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The Inclusive Voice

Earth at Night
 
The Inclusive Voice

Dear Friend
I’ve just had an amazing week singing for Peace with many wonderful singers of all ages and backgrounds - which once again affirmed to me what a powerful medium singing is for creating peace together as it both affirms our expression as very diverse individuals whilst bringing us together in an inclusive activity.  I’ve also very much enjoyed listening to the #WhyMusic? programmes on Radio 3 this weekend, which explored the immense power of music in settings ranging from therapy to torture.

Everyone has a voice, everyone is musical
It takes that one voice and everyone will sing - Barry Manilow
Whatever we tell ourselves about our musical or singing abilities, we are actually all inherently musical - our bodies whirr with rhythms, pulses and processes that have sound at their core, like our heartbeat, or create sound as a byproduct, such as the gurgle of our guts as they digest.  The very building blocks of our anatomy vibrate with sound frequencies, meaning that we are all made of sound. This is contrary to what many people were told at school, where they may have been told to mime or be quiet, whilst others were selected as being ‘musical.’  I witness time and time again, people’s utter delight at being reunited with their own inherent musicality - which was, of course, there all along.

Musical Biography
We really got the sense that people were selecting musical styles to like that match their own personality - Professor Adrian North, Music Psychologist
We all have a musical biography composed of all sorts of influences, environments and conditions - including the musical forms we were exposed to in our families, schools, workplaces, faiths or cultures.   This shapes our experience of music - from our assessment of our own musical abilities to our musical preferences.  Folks flock together with friends of a similar musical feather - there are Rock, Pop, Gospel, Church, Chamber, Classical and Community Choirs to name just a few.  In this way we use music to create a sense of identity and connection with others.

Musical Biology
I was born with music inside me. Music was one of my parts. Like my ribs, my kidneys, my liver, my heart. Like my blood. It was a force already within me when I arrived on the scene. It was a necessity for me - like food or water. -  Ray Charles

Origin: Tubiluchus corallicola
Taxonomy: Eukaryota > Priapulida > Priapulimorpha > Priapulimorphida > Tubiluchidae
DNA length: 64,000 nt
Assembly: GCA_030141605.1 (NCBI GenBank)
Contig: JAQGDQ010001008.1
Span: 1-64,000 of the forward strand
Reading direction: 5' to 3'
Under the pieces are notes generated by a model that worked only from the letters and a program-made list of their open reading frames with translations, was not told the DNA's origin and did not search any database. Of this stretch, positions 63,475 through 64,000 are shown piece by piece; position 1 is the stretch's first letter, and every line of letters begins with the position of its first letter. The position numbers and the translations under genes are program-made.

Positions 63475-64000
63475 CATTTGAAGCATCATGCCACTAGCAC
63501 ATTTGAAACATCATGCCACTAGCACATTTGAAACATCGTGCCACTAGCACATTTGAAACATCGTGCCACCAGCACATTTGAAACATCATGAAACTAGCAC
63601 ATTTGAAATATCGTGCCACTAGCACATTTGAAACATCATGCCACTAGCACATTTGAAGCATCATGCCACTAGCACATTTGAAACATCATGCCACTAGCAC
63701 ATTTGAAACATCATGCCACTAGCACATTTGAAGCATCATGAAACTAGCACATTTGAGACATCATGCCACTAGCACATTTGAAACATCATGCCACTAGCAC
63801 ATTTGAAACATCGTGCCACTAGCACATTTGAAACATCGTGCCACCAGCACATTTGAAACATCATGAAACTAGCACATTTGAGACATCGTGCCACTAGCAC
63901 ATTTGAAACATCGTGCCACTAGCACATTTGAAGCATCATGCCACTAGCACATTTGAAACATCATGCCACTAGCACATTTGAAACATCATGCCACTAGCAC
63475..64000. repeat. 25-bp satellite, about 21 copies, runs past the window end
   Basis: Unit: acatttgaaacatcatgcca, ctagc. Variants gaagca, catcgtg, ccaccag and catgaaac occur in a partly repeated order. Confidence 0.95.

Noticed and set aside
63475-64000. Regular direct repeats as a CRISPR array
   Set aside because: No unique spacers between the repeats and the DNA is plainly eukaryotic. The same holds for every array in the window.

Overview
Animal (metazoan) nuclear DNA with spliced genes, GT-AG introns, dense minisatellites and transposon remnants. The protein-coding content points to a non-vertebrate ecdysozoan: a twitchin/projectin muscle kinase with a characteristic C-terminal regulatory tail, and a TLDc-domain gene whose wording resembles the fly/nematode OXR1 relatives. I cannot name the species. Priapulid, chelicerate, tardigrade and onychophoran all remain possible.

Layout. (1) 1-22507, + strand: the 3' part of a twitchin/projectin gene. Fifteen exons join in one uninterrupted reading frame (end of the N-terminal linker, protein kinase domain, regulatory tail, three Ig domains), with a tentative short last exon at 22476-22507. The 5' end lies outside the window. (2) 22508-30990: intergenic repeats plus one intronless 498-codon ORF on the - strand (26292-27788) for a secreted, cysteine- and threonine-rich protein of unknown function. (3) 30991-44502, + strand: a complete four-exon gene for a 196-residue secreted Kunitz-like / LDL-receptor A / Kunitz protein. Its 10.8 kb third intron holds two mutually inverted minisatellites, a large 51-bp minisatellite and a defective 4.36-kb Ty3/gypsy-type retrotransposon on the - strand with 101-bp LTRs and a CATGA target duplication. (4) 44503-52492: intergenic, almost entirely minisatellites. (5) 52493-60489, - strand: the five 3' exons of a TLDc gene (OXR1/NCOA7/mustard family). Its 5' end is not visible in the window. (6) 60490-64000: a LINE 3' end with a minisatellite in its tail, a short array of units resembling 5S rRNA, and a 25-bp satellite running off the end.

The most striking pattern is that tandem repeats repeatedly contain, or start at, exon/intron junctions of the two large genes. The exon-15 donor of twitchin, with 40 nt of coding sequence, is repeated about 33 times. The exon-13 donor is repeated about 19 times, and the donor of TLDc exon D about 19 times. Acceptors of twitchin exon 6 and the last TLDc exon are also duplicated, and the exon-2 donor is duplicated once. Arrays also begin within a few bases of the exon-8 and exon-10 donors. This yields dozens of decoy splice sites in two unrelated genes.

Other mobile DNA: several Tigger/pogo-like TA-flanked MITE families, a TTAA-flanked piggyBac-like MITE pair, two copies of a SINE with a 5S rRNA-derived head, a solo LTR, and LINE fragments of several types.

We may prefer some forms of music, yet beyond our Musical Biography, our bodies respond to music powerfully - our heart rates increase in response to rapid music, whilst slower music may send us to sleep.  This biological response is inclusive of everyone - I have witnessed people without hearing and sight responding powerfully to the vibrations of musical instruments.

Music Meets Us Where We Are
You can find me where the music meets the oceans - Zac Brown Band
One of the principles I learned working with children and adults with special needs was to meet them in their own worlds - which involved affirming and mirroring their expression - from the twitch of a finger to a loud vocalisation.  Speaking on Music is Medicine, Music Therapist Simon Procter and Psychologist Adam Ockleford both affirmed that music-making begins with meeting the person where they are, before opening up new possibilities in relating, communication and expression.  Music is the meeting point between our individuality (In Here) and the vast oceans of the universal - (The Big Out There)

Music is a language beyond language
Music is too precise to express in Words - Mendelssohn
One of the magical things about music is that it involves many other brain functions other than conceptual and language skills.  Scans have shown that areas across the brain light up during music-making.  Adam Ockleford describes music as a safe space for those with autism who may feel threatened or unable to respond to language. Aaron William, speaking on Feeling Music, described how music mimics the more universal sounds and vocalisations of emotion - sad music tends to be slower, smoother and includes falling sounds - similar to moaning

Music caters for all emotions
Music makes me feel too small for my heart - Enora -response to Why Music?
Music in all its diverse forms, is able to meet every known emotion and mood.  Aaron Williams also described an Australian study which demonstrated that those who listened to extreme metal music found that it helped them to process anger and left them feeling inspired afterwards.  Listening to sad music has also been found to have beneficial effects on emotional wellbeing.  In music-making our feelings flow enabling us to feel connected to ourselves and others in inspiring, inclusive and uplifting ways.

Wishing you a magical October